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RE: Versioning and html[5]

From: Ian Hickson <ian@hixie.ch>
Date: Mon, 16 Apr 2007 22:51:40 +0000 (UTC)
To: Chris Wilson <Chris.Wilson@microsoft.com>
Cc: "public-html@w3.org" <public-html@w3.org>
Message-ID: <Pine.LNX.4.62.0704162212220.17772@dhalsim.dreamhost.com>


We seem to have wandered from the point of this thread.

I'm not sure that anything remains that we can convince each other of. You 
are convinced that you need to introduce rendering version modes to IE. I 
am convinced that those modes shouldn't be condoned by the spec (though if 
you do go down this route, I may eventually have to specify them, if other 
browsers find that they have to implement them).

Currently we haven't got an editor in this working group, nor a spec, so 
nothing can happen here anyway. However, I've taken your feedback into 
account along with everyone else's for the purposes of the HTML5 spec in 
the WHATWG. Currently the overwhelming body of argument is in favour of 
not having any explicit versioning in the spec (even if you only consider 
feedback from browser vendors, but also if you consider feedback from the 
Web authors who have spoken).

Your requirement -- to have a way to identify HTML5 documents -- is 
possible with the spec as written today, so hopefully at least for the 
near future your needs are met. From the WHATWG standpoint, should you 
need another flag in the future, or should new information come to light, 
then that can be addressed at that time.

Note that this is not any sort of attempt to close the issue for the HTML 
working group. I'm just letting you know that your feedback was taken into 
account for the WHATWG. I am not trying to imply any sort of decision was 
made for the HTML working group. As the chairmen, I'll let you and Dan 
decide how or when to close issues here, and how to move forward with 
decisions. This is not any sort of attempt to close the issue here.


On Mon, 16 Apr 2007, Chris Wilson wrote:
> >>
> >> It's really not a big deal right now.  But in HTML6, when it turns 
> >> out we forgot to normatively specify some behavior in IE5, and 
> >> Firefox and IE do it differently, we're not going to break that 
> >> behavior - meaning knowing that we're looking at HTML6 will be a good 
> >> thing.
> >
> >We've never, up to this point, needed to know what version we were 
> >looking at, and even now 17 years into the Web's development, Microsoft 
> >are the only vendor saying that there is a need.
> 
> Umm, you've HEARD of quirksmode, right?

Quirks mode is independent of version. It and standards mode both apply to 
HTML4, the mode switch is not a version switch.


> Cargo-cult boilerplate.  I like it.  It's a great descriptor for what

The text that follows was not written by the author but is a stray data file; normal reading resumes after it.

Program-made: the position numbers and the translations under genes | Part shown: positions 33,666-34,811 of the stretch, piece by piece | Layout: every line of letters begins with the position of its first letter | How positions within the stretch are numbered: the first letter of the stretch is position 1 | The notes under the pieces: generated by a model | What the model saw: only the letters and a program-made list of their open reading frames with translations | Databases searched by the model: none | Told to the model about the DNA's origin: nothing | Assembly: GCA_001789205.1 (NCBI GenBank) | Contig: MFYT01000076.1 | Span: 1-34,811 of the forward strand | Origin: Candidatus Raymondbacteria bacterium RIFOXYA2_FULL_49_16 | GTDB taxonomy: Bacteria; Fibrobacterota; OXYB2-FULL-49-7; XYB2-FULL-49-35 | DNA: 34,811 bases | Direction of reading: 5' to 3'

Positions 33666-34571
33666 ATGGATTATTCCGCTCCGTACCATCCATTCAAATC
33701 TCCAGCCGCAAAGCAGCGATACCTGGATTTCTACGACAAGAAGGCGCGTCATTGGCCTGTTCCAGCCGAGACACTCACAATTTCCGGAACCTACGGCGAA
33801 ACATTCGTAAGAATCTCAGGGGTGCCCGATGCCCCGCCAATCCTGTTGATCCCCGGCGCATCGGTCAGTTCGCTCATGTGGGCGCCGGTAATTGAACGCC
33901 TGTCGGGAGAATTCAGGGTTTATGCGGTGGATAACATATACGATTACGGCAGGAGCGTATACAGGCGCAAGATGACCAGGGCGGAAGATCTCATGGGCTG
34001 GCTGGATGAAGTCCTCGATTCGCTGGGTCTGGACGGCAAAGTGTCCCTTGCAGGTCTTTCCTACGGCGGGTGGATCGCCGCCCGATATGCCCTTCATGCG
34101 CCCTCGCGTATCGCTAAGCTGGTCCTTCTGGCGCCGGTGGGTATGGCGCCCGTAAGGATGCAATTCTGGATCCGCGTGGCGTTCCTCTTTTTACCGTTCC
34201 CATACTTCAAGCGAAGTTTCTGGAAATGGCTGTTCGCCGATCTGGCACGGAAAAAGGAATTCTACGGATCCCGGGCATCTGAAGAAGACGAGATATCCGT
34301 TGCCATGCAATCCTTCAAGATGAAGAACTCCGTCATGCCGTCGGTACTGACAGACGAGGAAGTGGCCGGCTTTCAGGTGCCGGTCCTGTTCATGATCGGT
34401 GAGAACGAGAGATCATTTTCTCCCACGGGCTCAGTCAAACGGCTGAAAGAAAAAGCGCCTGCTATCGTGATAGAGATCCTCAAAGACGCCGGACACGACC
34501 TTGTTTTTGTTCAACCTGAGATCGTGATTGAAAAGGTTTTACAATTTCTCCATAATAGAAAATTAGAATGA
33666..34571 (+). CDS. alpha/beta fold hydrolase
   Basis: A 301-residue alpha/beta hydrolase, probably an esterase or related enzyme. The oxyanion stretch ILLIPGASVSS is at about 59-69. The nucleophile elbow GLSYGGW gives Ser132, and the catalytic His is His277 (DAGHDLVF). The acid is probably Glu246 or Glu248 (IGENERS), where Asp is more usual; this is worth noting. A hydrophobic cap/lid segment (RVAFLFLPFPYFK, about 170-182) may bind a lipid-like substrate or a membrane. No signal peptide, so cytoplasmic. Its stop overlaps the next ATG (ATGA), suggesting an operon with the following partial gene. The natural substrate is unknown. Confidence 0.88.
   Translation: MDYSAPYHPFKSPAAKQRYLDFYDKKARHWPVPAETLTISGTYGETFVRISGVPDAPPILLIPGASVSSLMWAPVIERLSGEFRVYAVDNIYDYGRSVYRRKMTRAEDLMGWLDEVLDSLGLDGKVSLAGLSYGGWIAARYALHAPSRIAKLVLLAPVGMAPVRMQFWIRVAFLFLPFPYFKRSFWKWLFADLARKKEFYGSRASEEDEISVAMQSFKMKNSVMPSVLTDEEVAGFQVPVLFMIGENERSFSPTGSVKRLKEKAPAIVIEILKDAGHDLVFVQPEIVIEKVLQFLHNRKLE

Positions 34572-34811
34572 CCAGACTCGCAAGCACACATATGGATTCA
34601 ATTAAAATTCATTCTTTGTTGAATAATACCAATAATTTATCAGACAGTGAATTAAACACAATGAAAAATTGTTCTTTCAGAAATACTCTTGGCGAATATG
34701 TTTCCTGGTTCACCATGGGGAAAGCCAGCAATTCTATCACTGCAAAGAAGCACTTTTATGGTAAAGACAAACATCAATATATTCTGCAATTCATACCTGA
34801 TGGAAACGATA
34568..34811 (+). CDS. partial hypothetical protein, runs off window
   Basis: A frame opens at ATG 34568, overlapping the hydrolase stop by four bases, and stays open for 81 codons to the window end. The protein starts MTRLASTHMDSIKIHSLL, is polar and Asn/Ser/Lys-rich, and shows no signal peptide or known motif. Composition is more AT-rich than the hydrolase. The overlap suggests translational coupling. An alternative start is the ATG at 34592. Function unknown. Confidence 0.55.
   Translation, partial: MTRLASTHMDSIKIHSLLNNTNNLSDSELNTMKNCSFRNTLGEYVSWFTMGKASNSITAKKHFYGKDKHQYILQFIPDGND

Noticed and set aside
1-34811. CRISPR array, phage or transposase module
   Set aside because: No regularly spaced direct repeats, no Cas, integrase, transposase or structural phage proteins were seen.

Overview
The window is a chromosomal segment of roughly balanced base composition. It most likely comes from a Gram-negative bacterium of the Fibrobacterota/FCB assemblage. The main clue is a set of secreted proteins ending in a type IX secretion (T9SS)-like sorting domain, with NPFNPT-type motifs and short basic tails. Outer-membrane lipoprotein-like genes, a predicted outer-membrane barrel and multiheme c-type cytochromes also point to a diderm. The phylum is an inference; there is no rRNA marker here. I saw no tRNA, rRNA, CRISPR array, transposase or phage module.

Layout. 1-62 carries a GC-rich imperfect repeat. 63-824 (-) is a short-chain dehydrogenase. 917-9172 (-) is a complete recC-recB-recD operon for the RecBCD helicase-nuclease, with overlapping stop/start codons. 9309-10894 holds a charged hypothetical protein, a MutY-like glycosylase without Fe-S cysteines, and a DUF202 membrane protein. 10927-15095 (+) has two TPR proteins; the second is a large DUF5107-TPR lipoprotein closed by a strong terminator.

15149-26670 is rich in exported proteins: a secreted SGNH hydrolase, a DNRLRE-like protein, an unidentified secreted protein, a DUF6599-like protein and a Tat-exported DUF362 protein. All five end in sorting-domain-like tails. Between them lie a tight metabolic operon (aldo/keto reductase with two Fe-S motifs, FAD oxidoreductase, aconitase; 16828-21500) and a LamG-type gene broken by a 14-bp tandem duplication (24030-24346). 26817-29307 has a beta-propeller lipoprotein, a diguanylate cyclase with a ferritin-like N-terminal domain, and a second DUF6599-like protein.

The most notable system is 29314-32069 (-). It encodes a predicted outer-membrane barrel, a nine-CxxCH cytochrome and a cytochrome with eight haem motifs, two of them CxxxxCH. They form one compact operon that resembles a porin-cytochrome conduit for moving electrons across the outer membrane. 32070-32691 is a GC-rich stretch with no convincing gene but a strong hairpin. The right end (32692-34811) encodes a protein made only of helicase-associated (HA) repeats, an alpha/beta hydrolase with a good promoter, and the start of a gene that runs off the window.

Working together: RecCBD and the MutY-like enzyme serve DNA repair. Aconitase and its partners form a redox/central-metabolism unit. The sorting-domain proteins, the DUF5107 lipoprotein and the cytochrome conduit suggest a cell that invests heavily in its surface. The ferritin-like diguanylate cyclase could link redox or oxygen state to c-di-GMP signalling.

> DOCTYPE is today, and what it will be in the future, even in your world.  
> I didn't invent it.  I'm not even the only one saying it should be 
> perpetuated, despite how you are trying to paint it - even <!DOCTYPE 
> html> would be cargo-cult boilerplate to get you in "one true standards 
> mode" across all browsers, in your world.

Indeed. I'd like to remove even that, but we can't, because it is required 
to trigger standards mode in legacy browsers. This is exactly one of the 
reasons why I don't want to introduce yet further mode switches.


> >The falacy is that not including the attributes somehow prevents you 
> >from implementing them.
> 
> That's known as proprietary functionality, and we get slapped for 
> implementing it.

The more important "proprietary" part here is ActiveX.


> <object> was captured in a standard.

But IE's implementation wasn't captured. IE's implementation of 
codebase="" is proprietary whether or not the attribute is in the spec as 
defined by HTML4.

However, as I've already mentioned, I'm happy to specify the behaviour in 
the HTML5 spec (though I will need help to specify the binary-level parts 
for ActiveX, as that doesn't seem documented anywhere).


> I've said (I think) that browsers won't get it perfectly right the first 
> time.  I'd love to exactly implement the spec.

Ok. Great!


> >> Not true.  <table> and <form> are still occasionally interleaved.
> >
> >The HTML5 parser spec handles this case, even with a tree structure.
> 
> It's not possible to "handle" this case - that is, have the same 
> behavior IE4 has - without a non-strict-tree structure somewhere.  
> Maybe it's in your form topology rather than your tree - I'm not sure 
> why that's better.

Because the latter doesn't violate core DOM assumptions.

-- 
Ian Hickson               U+1047E                )\._.,--....,'``.    fL
http://ln.hixie.ch/       U+263A                /,   _.. \   _\  ;`._ ,.
Things that are impossible just take longer.   `._.-(,_..'--(,_..'`-.;.'
Received on Monday, 16 April 2007 22:51:59 UTC

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